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Eight Forty-Eight

Ethanol Puts Strain on Immigrant Farming

Higher fares might have some commuters going behind the wheel. And more traffic on the roads could in turn affect farming. How you might ask? Well, demand for corn-based ethanol is growing. And it's also made farmland more valuable. This year, American farmers planted 14-million more acres of corn than they did last year. Some small immigrant farmers believe that's why they're having a hard time finding land to rent to grow fresh fruits and vegetables.

The Environment Report's Joel Grostephan has more.


Jenny Chang doesn't want to change the government's policy on ethanol subsidies. She just wants some good land to raise her vegetables that she sells at the farmer's market. When planting time came around this year, she was still looking for a plot to rent. Chang is Hmong and she came from Laos more than 20 years ago with few job skills. For the last 7 years, she's made part of her income from farming on land she rents. In the past, finding land to rent wasn't that hard. But, Chang says through her daughter who interprets for her, this year was different:

CHANG: She said that this year, we couldn't find land, that's why we got stuck with this bad area. She's really sad.

With corn selling for double what it did last year, land values are going up. That means rent is going up. And the 300 Hmong farmers in this area are having a hard time finding land they can afford.

Kent Olson is an economics professor at the University of Minnesota. He says he thinks land scarcity is due to higher demand for ethanol:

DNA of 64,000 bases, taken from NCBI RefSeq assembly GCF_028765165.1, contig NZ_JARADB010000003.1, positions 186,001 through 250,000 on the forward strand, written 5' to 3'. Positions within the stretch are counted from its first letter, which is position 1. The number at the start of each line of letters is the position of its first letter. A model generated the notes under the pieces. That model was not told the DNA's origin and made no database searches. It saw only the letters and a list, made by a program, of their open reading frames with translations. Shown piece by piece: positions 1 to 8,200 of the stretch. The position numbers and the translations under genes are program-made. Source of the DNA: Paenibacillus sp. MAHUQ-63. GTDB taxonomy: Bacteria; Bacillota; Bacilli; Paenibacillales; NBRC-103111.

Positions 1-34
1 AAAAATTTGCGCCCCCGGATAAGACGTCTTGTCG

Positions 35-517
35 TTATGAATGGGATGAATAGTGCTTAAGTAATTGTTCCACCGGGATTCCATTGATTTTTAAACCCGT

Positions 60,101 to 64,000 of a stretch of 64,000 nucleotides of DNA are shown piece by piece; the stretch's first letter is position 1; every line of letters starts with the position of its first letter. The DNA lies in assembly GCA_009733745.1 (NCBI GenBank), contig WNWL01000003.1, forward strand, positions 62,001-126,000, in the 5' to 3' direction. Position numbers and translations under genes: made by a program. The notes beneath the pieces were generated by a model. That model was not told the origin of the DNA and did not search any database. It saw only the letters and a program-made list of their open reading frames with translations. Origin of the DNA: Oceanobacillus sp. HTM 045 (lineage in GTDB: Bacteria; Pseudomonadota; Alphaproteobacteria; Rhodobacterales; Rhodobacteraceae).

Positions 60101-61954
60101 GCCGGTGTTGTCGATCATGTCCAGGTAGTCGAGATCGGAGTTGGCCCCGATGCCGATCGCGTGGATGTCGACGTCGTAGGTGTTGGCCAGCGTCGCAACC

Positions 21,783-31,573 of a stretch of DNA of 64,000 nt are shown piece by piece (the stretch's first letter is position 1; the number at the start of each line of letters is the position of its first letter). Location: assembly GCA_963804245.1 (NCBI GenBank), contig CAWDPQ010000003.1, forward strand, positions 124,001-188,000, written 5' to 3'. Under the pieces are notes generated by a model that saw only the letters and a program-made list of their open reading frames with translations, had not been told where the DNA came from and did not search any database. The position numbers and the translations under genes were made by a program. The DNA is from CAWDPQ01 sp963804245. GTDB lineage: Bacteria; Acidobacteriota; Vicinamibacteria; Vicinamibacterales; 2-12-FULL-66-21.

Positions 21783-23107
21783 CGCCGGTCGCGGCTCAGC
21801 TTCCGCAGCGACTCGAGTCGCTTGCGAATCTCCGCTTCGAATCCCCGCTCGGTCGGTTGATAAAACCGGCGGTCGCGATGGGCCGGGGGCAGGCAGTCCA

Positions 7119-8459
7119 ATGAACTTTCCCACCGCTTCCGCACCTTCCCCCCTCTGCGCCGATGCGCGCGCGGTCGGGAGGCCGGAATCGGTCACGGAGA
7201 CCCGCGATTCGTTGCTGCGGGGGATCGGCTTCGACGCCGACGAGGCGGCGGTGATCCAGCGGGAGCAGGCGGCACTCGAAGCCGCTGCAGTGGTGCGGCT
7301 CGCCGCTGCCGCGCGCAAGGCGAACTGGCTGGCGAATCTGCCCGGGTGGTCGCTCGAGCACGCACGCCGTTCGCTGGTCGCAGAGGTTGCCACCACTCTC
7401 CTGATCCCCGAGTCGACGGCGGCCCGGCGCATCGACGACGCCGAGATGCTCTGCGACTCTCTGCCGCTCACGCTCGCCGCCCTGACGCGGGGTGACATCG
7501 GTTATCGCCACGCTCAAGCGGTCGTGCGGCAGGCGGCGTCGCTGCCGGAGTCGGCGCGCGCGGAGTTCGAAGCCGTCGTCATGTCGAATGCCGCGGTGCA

OLSON: Your ethanol may have started the ball rolling, and created higher prices for corn, which pushed corn onto other land from other crops but that's pushed soybean prices up. So we are seeing higher rent from a couple different directions.

In theory, ethanol from corn is supposed to be good for the environment. It burns cleaner and means less reliance on foreign oil. But conventional corn farmers rely on fossil fuel-based fertilizers and chemical pesticides. By the time their diesel-powered tractors plant the corn, combines harvest it, trucks transport it and ethanol distillery plants cook it, the energy gain from corn ethanol is marginal.

The Hmong farm differently. Most don't use fossil fuel-based fertilizers or pesticides. Instead, they do a lot of hand weeding, and put in long days. Jenny Chang fertilizes her tomatoes with chicken manure. Chang's daughter, who is also named Jenny Chang, says many older Hmong farmers are suspicious of chemicals:

CHANG: They like gardening the way they used to back in old Laos. They don't really know what insecticides and pesticides are, or how to use it so that's why they just don't use it. And a lot of people are afraid of cancer, so they just like to grow things organically because they eat it themselves.

And researchers say growing food this way seems more environmentally friendly than growing corn for ethanol.

Bill Moseley is a professor at Macalester College in St. Paul. He studies the environmental effects of agriculture:

MOSELEY: Conventional corn production is displacing, in this particular case, a form of agriculture that is more environmentally sound in terms of it's using fewer fossil fuel imports, and it's producing crops for the local market, it's particularly ironic in this instance.

Government officials don't think increased corn production for ethanol is the problem. Perry Aasness works with the U.S. Department of Agriculture's Farm Service Agency. When he learned the Hmong farmers were having a hard time finding land to rent, his agency helped them. But Aasness believes corn production for ethanol is NOT the cause of the land shortage:

AASNESS: Well, at least in Minnesota I think it's very, very minimal. I think the real issue that I have seen in Minnesota is that the Hmong farmers, the Hmong community is primarily based in the Twin Cities metro area. They have to go further out to get land -- a lot of it I think is just due to urban sprawl.

For many people in the Minneapolis-St. Paul area, the Hmong are the face of agriculture at farmers markets. But since no government agency keeps track of their numbers, it's hard to know if their tradition of raising crops on small plots of rented land is going well, or if ethanol and high corn prices are actually putting their small businesses in danger of.

For the Environment report, I'm Joel Grostephan.

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